Scientists at Berkeley Lab and the University of Toronto have developed a new recipe for creating synthesis gas mixtures, or syngas, that involves adding a pinch of copper atoms sprinkled atop a gold surface.
Berkeley Lab researchers have developed a new method of analyzing the molecular-scale structure of organo-lead halide perovskites, a promising class of materials that could energize the solar cell industry. They combined advanced X-ray spectroscopy measurements with calculations based on fundamental, “first principles” theory to obtain an atomic-scale view of the material.
X-ray experiments at Berkeley Lab, coupled with theoretical work, revealed how oxygen atoms embedded very near the surface of a copper sample had a more dramatic effect on the early stages of a reaction with carbon dioxide than earlier theories could account for. This work could prove useful in designing new types of materials to make reactions more efficient in converting carbon dioxide into liquid fuels and other products.
The American Academy of Arts and Sciences announced today the election of 188 fellows, five of whom are scientists at Berkeley Lab. The new Berkeley Lab fellows are Jamie Cate, Christopher Chang, Roger Falcone, Michael Witherell and Katherine Yelick. All hold joint faculty appointments at UC Berkeley.
Researchers have found that among the heavy metal elements, berkelium has an unusual characteristic that could potentially be used to distinguish it from other radioactive actinides.
Berkeley Lab researchers have, for the first time, captured the ephemeral electron movements in a transient state of a chemical reaction using ultrafast, tabletop X-ray spectroscopy. The researchers used femtosecond pulses of X-ray light to catch the unraveling of a ring molecule that is important in biochemical and optoelectronic processes.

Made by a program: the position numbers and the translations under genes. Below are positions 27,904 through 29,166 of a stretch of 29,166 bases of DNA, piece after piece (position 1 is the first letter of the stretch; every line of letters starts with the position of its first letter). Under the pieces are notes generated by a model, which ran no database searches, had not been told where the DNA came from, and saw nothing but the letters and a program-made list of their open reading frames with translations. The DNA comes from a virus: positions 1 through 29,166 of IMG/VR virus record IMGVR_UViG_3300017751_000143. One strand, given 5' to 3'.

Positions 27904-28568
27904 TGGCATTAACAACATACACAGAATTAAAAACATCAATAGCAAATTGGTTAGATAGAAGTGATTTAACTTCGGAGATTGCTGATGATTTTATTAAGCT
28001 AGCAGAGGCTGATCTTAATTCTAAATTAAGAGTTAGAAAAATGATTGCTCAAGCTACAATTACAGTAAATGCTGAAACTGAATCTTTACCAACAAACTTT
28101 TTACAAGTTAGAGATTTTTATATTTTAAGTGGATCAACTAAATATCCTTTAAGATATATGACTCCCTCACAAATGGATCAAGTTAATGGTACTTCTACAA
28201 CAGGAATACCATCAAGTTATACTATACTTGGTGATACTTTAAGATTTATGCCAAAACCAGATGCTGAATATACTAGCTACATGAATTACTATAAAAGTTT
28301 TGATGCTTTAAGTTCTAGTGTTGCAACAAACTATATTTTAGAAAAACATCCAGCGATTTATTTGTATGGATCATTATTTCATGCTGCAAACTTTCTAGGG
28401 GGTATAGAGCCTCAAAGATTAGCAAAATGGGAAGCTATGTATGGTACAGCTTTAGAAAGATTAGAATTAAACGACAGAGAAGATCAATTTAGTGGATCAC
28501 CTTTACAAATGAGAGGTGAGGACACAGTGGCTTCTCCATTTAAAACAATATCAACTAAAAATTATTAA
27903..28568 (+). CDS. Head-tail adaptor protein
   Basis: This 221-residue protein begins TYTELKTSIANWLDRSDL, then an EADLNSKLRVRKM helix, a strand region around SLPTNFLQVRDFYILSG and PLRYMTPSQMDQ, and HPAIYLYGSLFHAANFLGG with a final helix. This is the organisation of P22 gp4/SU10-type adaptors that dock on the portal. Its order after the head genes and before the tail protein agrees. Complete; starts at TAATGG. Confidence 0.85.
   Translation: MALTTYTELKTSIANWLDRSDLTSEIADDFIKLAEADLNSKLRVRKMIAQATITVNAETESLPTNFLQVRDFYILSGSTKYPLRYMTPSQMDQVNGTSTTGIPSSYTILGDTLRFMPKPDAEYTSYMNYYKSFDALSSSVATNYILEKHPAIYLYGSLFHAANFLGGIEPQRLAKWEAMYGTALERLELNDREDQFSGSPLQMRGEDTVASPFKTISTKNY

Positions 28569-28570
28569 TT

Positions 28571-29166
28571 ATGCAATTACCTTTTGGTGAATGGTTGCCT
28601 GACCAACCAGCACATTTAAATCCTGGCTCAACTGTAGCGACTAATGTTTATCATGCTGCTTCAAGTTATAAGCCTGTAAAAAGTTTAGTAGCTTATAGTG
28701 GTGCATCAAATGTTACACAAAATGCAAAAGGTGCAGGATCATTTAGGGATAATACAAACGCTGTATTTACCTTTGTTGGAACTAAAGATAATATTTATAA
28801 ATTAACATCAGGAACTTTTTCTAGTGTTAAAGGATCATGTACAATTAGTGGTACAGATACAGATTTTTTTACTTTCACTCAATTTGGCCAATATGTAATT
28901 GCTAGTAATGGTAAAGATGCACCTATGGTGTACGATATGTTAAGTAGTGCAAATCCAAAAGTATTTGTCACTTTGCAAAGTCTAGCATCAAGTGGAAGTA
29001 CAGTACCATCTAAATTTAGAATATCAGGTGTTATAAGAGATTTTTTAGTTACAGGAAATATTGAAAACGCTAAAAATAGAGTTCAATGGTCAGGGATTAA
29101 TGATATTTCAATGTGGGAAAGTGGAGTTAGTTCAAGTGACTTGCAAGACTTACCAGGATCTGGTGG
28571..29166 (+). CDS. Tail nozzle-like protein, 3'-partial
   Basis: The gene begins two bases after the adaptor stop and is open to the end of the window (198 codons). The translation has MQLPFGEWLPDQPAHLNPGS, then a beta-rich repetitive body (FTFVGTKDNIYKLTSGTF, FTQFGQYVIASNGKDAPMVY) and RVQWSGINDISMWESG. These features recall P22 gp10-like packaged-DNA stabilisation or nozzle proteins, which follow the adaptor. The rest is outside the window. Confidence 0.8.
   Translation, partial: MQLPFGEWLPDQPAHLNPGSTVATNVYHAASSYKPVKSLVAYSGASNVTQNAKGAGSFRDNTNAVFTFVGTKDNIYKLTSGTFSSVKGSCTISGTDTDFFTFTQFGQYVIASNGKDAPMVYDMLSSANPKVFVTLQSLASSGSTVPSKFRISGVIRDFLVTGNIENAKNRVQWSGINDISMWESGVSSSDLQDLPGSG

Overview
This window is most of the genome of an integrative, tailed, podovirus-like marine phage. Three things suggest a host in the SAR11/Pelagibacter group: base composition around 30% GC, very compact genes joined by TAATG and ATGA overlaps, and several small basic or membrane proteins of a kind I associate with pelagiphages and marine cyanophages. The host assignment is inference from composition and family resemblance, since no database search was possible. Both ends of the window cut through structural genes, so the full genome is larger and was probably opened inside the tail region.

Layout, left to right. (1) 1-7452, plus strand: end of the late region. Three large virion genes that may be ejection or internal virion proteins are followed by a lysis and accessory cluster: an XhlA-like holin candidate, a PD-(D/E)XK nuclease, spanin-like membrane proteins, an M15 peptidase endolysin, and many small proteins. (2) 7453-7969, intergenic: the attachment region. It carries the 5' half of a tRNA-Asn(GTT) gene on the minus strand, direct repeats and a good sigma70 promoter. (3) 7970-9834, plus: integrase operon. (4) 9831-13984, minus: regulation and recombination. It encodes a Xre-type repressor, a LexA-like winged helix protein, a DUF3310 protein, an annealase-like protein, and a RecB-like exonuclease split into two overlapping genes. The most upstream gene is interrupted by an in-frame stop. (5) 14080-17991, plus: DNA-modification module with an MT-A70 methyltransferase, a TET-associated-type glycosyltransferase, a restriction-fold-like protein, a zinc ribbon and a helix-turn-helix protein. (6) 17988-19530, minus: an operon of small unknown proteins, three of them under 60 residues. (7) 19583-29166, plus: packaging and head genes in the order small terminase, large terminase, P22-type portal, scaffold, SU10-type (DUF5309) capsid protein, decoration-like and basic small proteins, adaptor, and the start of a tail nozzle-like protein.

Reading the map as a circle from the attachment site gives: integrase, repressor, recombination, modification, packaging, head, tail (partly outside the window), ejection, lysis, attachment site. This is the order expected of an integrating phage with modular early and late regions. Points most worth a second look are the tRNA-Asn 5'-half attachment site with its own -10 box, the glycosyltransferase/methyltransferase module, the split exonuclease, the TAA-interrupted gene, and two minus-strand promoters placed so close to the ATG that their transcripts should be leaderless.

Berkeley Lab chemists have developed a powerful new method of selectively linking chemicals to proteins, a major advance in the manipulation of biomolecules that could transform the way drugs are developed, proteins are probed, and molecules are tracked and imaged. This technique, called ReACT, is akin to a chemical Swiss army knife for proteins.
Visiting scientists gave input during a workshop last week on the range of new X-ray science made possible by a planned upgrade of the Advanced Light Source.
Defects and jagged surfaces at the edges of nanosized platinum and gold particles are key hot spots for chemical reactivity, researchers confirmed using a unique infrared probe.
A combination of experiments, including X-ray studies at Berkeley Lab, revealed new details about pesky deposits that can stop chemical reactions vital to fuel production and other processes.